Oculogica’s eye-tracking concussion detector adopted by Minneapolis Clinic of Neurology

Minneapolis Clinic of Neurology, one of the largest neurology clinics in the nation, has recently made the decision to offer Oculogica Inc.’s EyeBox to patients who may have a concussion.

EyeBox is the first and only FDA-cleared aid that detects a concussion using eye-tracking technology — and is notable for not requiring pre-injury tests to establish a baseline. This allows staff at MCN to treat patients who are only tested after an injury.

The evaluation uses a noninvasive procedure that lasts fewer than four minutes and gives immediate results within minutes of an injury.

“At the Minneapolis Clinic of Neurology, we have always focused on patient care and outcomes,” said Dr. Irfan Altafullah, president of the clinic, in an email to the Business Journal. “Our recent decision to offer patients the EyeBox device by Oculogica is in line with our commitment to continually improve patient care, which includes introducing cutting-edge diagnostic tools that meet our rigorous standards.”

Dr. Rosina Samadani, CEO of New York-based Oculogica, said the partnership with the clinic is a big step forward for the company. In addition to MCN, EyeBox is available at approximately three dozen commercial and research sites.

Oculogica was founded in 2013 by Samadani’s sister, Dr. Uzma Samadani, a neurosurgeon at the Minneapolis VA Medical Center and an associate professor at the University of Minnesota.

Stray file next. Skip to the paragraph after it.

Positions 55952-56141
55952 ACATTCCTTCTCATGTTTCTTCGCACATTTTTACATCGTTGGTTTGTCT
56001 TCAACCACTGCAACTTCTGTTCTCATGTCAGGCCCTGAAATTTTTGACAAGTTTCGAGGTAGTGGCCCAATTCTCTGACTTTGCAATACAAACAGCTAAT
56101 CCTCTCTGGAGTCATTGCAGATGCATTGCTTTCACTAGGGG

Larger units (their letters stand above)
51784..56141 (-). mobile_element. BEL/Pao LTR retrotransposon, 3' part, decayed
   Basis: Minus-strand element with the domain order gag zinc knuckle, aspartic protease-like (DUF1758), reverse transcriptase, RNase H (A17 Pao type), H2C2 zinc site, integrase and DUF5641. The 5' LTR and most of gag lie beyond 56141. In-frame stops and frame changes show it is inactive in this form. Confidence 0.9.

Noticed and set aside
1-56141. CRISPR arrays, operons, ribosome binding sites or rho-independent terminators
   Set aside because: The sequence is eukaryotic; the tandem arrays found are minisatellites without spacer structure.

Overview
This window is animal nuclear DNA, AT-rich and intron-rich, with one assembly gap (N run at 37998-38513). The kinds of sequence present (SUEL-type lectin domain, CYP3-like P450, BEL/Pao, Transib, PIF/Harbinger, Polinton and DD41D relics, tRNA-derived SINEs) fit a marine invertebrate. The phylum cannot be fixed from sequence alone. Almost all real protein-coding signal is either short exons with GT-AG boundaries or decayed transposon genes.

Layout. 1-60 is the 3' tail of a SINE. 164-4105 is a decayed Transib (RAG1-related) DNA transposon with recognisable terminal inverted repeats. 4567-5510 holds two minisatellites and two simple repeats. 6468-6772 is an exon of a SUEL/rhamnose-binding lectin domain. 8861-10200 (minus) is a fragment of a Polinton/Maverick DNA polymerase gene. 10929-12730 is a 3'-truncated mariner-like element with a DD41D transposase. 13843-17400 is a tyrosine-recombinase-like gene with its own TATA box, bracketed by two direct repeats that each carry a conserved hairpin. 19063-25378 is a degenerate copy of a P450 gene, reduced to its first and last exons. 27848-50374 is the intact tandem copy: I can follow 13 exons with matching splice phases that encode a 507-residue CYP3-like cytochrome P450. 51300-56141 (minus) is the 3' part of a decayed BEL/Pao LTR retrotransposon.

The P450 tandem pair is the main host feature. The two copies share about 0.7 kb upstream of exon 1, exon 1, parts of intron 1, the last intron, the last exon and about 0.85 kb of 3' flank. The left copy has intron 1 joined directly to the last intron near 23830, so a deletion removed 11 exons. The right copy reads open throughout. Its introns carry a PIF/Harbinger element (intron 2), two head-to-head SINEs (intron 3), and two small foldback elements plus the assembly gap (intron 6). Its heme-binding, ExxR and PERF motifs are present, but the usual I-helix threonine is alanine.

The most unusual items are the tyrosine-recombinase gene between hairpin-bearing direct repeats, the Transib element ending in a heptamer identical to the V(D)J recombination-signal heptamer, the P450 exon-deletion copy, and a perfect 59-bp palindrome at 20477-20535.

In addition to diagnosing concussions, Oculogica is studying how EyeBox could be leveraged to study chronic traumatic encephalopathy.

The degenerative brain disease is associated with repeated traumatic brain injuries, but currently can only be diagnosed through an autopsy.

Oculogica has already collected some data, and is now in early talks with potential research partners to do further clinical studies and eventually gain FDA approval.

This fall, Oculogica will begin piloting CannaBox, which will instantly diagnose cannabis impairment without the use of blood or urine samples.

The long-term effects of Covid-19 on the brain is another subject the company is studying.

In May, Oculogica received a $2 million grant from the U.S. Army’s Medical Research and Development Command to develop a wearable version of its concussion diagnostic technology.

The company is also backed by Minnesota angel investor groups, including Sofia Fund and Gopher Angels.

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